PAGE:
Monday, June 26, 2017

Mothers, Daughters, and Egos

Mother Daughter Relationship Begins

The mother-child relationship involves intense emotions and expressions ranging from tender, caring and nurturing, to playful and creative, to fierce mama-bear protectiveness that seems unreasonably heightened when the child is a daughter. Above all, the parent wishes for a successful, happy child who grows up to be a successful, happy, well-adjusted adult.

mother_daughterA mother starts with the miracle and blessing of life, with a child who loves and needs her—and really only her—in the first few months. As the child develops her own personality and starts to express the ego is where the fun begins with the first battles-of-will; the mother determined not to be outwitted / outflanked / outranked by the miniature dictator standing before her expressing her demands and having to deal with the often unpleasant consequences of the quest for triumph.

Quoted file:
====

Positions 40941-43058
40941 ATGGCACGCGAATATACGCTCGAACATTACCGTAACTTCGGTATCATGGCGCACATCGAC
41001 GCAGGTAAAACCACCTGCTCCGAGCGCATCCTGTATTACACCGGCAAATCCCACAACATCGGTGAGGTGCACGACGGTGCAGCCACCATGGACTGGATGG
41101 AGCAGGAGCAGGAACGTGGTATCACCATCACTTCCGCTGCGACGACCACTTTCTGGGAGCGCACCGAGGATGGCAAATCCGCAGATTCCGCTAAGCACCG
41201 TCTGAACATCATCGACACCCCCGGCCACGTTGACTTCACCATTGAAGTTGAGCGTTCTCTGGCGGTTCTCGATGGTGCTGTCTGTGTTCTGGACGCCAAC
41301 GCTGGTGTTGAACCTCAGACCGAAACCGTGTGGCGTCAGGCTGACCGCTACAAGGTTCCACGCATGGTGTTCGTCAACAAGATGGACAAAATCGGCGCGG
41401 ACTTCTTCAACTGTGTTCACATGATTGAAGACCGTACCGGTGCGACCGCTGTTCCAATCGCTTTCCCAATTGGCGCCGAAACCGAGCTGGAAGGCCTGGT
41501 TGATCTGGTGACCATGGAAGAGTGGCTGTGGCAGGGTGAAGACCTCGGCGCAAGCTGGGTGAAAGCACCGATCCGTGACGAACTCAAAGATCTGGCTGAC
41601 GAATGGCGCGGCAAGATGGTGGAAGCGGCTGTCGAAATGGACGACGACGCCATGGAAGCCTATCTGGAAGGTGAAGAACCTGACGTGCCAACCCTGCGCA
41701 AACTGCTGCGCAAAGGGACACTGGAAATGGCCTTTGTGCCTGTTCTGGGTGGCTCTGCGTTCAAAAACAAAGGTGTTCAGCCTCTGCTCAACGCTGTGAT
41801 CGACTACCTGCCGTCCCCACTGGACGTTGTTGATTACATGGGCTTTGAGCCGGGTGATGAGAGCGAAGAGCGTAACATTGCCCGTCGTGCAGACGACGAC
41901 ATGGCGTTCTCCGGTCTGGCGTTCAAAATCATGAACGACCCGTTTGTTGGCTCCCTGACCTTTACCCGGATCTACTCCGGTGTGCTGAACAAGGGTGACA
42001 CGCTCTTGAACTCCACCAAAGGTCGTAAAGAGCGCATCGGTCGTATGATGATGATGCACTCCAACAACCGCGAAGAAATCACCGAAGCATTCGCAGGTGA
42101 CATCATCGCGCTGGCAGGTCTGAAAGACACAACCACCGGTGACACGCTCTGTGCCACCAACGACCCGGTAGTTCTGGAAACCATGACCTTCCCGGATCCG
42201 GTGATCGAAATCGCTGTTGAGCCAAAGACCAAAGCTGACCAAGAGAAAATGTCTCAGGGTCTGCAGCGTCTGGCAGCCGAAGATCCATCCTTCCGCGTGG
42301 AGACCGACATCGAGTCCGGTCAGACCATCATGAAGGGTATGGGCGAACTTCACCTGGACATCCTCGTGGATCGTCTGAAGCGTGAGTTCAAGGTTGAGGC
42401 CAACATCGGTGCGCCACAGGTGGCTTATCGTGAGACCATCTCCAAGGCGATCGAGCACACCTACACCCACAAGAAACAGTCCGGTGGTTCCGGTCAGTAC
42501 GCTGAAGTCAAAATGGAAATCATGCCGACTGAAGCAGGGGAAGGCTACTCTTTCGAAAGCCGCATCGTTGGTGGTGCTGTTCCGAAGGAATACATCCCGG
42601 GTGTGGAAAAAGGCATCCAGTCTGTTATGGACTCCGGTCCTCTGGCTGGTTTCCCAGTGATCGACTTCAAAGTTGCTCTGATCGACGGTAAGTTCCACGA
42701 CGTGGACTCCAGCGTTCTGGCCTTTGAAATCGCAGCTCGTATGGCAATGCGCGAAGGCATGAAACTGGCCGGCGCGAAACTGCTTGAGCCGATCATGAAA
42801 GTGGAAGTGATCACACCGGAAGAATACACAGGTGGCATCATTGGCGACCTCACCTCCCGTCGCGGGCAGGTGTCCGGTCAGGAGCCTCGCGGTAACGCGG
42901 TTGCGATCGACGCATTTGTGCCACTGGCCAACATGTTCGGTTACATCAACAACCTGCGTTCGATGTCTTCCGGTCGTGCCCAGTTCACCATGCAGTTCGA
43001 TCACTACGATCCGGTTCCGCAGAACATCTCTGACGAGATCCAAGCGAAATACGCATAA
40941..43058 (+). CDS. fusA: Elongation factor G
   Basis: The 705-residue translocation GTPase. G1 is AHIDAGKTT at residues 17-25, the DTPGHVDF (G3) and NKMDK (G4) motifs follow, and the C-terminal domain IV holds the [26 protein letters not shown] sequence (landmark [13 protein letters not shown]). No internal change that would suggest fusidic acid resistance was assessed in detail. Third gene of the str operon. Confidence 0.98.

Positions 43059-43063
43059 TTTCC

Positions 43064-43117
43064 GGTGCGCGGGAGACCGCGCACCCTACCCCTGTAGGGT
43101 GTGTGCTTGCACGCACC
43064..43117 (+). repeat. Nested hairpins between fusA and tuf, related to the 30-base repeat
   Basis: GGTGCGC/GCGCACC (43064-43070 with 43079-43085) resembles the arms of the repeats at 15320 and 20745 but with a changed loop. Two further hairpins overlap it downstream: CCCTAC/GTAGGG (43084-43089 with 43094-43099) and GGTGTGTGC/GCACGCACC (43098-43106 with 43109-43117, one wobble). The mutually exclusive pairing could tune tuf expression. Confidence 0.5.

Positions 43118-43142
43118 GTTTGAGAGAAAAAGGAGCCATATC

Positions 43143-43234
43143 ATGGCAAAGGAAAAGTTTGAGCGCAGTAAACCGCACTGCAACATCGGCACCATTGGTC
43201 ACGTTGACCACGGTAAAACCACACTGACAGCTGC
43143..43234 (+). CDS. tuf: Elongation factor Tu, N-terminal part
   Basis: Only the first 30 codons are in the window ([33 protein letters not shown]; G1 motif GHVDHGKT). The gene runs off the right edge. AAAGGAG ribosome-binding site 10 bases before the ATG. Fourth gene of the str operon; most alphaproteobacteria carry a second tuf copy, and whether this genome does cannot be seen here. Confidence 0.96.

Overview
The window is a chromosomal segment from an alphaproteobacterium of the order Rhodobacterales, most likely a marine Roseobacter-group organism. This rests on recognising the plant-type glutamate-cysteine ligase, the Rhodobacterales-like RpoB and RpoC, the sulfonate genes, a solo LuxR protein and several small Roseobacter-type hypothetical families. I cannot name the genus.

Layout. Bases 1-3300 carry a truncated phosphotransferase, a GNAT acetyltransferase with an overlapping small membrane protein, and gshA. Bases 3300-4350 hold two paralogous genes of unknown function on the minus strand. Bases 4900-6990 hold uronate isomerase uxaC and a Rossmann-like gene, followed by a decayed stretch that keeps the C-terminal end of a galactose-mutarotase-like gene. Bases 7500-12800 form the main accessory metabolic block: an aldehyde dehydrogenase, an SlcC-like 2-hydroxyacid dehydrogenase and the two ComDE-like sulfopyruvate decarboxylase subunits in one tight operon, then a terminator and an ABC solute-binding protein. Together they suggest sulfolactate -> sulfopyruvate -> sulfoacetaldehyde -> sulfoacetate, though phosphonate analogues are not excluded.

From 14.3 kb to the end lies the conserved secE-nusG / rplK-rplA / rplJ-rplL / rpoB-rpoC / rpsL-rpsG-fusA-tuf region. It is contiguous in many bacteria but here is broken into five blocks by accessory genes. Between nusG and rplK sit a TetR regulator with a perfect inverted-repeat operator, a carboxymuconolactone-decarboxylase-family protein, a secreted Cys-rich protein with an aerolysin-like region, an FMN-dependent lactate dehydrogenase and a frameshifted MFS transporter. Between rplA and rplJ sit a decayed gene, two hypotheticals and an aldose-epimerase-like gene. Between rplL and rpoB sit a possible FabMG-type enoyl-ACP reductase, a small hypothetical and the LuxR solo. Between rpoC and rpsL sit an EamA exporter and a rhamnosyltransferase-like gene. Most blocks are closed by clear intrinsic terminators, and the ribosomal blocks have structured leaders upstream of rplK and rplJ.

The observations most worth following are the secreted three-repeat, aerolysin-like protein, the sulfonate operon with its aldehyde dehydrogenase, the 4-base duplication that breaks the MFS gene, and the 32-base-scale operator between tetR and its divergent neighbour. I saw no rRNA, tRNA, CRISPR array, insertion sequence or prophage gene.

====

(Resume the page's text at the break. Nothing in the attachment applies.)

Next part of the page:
Photo: daveparker / CC BY 2.0

Mother Daughter Paradox Unfolds

The paradox is that the mother wants an independent child who can stand on her own feet and have her own opinions, until the child tries to establish herself as something the mother cannot abide. In many cases this is due to the mother’s own unresolved issues, fears, self-limiting beliefs, etc. A mother is often the most significant role model for her daughter; however, while the daughter strives to establish her own identity, the gap can leave both mother and daughter wondering “What’s wrong with me?”, “What did I do wrong?” or more likely, “What’s wrong with HER?” The question behind all of these questions is “Why can’t she see that I love her and want the best for her?